I am not quite sure how we can help. But here is a line of thinking: there are many French speaking countries in Africa. If the French speaking countries with local chapters had more funds, they could help. Unfortunately, they do not have serious means to help, only a bunch of volunteers with limited time and funding. No staff to organize anything serious because not enough funding to do so.

    Let me orient you toward this very nice project: http://www.moulinwiki.org/
    That’s a coordinated work in several countries, including France. This is currently supported by http://www.kunnafoni.org/. They need money to go beyond what they do. Give money to them this year.

    Thank you. Keep in touch.

    Anthere (white, but female. Half perfect only😉 but you are white as well ;))

  5. Hi Heather,

    I am sorry you feel this way. Wikimedia is doing its best to get chapters all over the world successful from the ground. Perhaps you would be interested in helping set up the South African chapter? Because that is the thing with Wikimedia: we need people to reach our goals. Dedicated people, who invest time and effort in the organization, and that is no different in the case of chapters. If you are willing to help with such a chapter, the odds improve again that this chapter would actually get off the ground. I hope to hear from you!

    Best, Lodewijk

  6. @alaa ‘it’s also very tough tell very successful projects/communities that they might be doing something wrong. their success is held as evidence everything is fine.’

    Couldn’t agree with you more, Alaa. It’s all about how we define ‘success’, though. We need to pressurize organisations like this to define success according to whether they have met their goals. If a ‘global’ goal is being worked towards, then we need to inform others exactly what ‘global’ means.

    @Arthur thanks for your comments. Interesting what you say about Silicon Cape. Need to look into it a bit more. And re. starting a South African chapter of Wikipedia, there are a bunch of Wikipedians (the Afrikaans Wikipedia most specifically) who it would be great to talk to about this. And of course, you could speak to the Chapter Committee http://meta.wikimedia.org/wiki/Chapters_committee. But I’m curious how you would avoid the same problem as Silicon Cape has?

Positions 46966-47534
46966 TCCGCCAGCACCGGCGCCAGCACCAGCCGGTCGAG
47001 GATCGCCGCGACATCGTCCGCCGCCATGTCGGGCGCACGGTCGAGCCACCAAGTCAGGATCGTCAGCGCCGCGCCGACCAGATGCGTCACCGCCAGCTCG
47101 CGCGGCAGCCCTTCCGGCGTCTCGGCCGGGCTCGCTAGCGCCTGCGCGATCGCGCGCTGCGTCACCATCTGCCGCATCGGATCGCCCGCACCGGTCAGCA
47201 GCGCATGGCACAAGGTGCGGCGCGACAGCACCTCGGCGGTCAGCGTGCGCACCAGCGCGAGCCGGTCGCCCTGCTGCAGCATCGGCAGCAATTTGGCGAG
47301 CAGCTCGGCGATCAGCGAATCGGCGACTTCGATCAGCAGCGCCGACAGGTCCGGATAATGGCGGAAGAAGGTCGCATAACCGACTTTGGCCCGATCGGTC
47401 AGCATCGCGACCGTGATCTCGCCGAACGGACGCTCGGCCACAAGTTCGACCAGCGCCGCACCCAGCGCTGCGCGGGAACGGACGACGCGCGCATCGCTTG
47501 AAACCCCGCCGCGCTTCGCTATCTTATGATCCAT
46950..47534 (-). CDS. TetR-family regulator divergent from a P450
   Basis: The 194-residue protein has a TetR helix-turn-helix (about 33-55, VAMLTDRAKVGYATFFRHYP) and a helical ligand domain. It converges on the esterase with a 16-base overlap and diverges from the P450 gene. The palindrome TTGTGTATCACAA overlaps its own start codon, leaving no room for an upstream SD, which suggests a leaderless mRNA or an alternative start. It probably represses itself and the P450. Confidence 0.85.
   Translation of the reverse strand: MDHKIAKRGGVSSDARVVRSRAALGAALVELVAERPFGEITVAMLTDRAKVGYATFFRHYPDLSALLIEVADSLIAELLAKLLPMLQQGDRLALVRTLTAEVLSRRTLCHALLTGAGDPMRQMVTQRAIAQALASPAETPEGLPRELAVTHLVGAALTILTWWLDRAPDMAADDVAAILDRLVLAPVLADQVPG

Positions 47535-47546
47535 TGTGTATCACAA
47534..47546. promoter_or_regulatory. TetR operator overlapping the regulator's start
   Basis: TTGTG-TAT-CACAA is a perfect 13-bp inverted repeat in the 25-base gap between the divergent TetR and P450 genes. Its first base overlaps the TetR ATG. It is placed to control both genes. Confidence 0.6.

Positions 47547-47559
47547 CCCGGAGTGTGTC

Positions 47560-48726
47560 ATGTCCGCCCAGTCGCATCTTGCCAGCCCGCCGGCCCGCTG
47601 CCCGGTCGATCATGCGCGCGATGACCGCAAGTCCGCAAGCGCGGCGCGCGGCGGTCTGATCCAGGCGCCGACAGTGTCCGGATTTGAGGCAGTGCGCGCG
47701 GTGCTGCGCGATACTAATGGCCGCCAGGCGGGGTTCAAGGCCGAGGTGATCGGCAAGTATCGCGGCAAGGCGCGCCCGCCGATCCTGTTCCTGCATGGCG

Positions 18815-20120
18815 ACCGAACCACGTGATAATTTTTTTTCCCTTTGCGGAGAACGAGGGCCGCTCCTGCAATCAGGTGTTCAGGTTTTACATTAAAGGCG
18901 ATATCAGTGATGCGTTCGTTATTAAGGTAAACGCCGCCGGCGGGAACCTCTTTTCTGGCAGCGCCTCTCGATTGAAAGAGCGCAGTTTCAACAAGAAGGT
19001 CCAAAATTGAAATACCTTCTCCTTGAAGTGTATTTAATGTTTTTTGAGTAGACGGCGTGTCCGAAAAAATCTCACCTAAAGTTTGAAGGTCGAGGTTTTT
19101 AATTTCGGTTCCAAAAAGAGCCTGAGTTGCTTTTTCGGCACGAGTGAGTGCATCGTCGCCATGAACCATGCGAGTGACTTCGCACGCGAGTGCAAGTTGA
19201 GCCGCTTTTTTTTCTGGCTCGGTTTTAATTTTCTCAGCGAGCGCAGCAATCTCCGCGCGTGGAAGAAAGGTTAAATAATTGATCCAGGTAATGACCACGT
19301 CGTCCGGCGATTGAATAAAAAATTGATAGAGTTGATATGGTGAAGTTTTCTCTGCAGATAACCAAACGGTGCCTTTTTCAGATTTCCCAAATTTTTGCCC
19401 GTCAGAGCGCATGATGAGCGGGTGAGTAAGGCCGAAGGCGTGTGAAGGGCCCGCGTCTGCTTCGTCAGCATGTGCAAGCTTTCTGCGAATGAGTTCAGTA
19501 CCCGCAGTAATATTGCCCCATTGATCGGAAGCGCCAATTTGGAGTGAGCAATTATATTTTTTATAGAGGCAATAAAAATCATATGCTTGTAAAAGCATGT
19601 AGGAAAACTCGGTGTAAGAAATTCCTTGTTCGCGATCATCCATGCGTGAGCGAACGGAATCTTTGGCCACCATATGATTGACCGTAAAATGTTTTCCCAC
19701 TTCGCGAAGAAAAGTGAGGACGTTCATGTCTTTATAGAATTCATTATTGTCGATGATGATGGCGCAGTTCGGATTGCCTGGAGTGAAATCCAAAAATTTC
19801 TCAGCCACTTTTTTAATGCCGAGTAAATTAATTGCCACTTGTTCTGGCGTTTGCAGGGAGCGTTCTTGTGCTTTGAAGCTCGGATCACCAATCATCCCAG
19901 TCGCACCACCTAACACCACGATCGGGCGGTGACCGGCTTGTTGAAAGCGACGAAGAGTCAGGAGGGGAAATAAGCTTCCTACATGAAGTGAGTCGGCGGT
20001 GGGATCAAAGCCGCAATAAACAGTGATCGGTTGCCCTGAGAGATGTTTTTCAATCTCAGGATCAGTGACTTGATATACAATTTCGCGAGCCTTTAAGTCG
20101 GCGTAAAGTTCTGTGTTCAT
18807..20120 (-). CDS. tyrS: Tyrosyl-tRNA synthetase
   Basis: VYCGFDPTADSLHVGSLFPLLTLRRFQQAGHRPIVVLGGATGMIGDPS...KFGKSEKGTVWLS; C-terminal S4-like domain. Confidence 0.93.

@Lodewijk I appreciate your comments and I probably would have said the same thing to me 3 years ago! I’ve done a lot of work on Wikipedia in South Africa, believe me. But I think there are steps to be taken before a chapter starts in Africa. And a chapter needs a lot more support in places where so many conditions make it doomed for failure.

  7. Pingback: Creative Commons Receives Matching Donations «

  8. Well, Alaa, great point but what you say is not totally true. Having been responsible for the ME operations of CC in the past year and half, I can say that together with big “institutions” adopting CC and leading the “media hype” -like, obviously, Al Jazeera- there are hundreds of artists, techies, and creative people that have been adopting CC in the Arab world. Take Syria for example. Last CC conference in Damascus registred a presence of around 500 students at the faculty of fine arts and many prominent Syrian artists, as Mustapha Ali, adopted CC for releasing the majority of their works. Not because they really care about copyright and licensing but because it seemed to them “a social contract for collaboration, a good vehicle for preserving heritage without freezing it” as you beautifully wrote. In Lebanon we have seen in the past few months many artists adopting CC, including new talents like comic artists Maya Zankoul..and, as far as I’m concerned, the few training that we did -like the one with the Royal Film Commission in Jordan- were oriented on creativity thru online media…just few words about IP and copyright as you can see from the online curriculum http://blog.rfconlinemedia.net/!The operations in the ME can’t be IP centered also because I’m not a lawyer myself neither Joi Ito -the Ceo of CC who’s currently based in Dubai- is. Heather is right, the majority of CC staff is American -although I’m not sure it’s male and white..lots of women and of different origins- but Joi is Japanese and lives in Dubai. I’m Italian and I live in Damascus. Michelle, who’s in Berlin, is American but lives in Europe speaks fluent German and is learning Arabic. I try only to speak Arabic when doing CC things and activities in the ME. CC is trying indeed to be more international but the path is long, requires energies, people and time. I think in the Arab world we are trying to start something different. CC strategy over there is not IP centered and not lawyers lead. It’s truly community and education oriented, even if you might have seen a “leadership” of big organisations like Al Jazeera in the process of adopting CC and community building. That’s because big media take more media space than individuals even in the web blogs etc. And, btw, it was a great news that Al Jazeera had the courage to be the first “CC released” broadcaster. This doesn’t mean that we don’t have individuals working around CC. In Damascus every week we are having CC informal meetings and talks, and the community is organising activities and public talks not IP oriented. Next one should be the screening of “To Shoot an elephant” http://toshootanelephant.com/ a film about Gaza released under CC BY SA. Another example of an individual working on/with CC. My wish for next year is to have more “community centered” activities as Alaa suggests (and more regions, like Africa, as Heather points out). And I hope more people like you would come and debate those issues, and try to improve..But, instead of seeing the glass as half empty, I prefer to see it as half full..just as a beginning, not as a “mission accomplished”…wish you happy new year..dona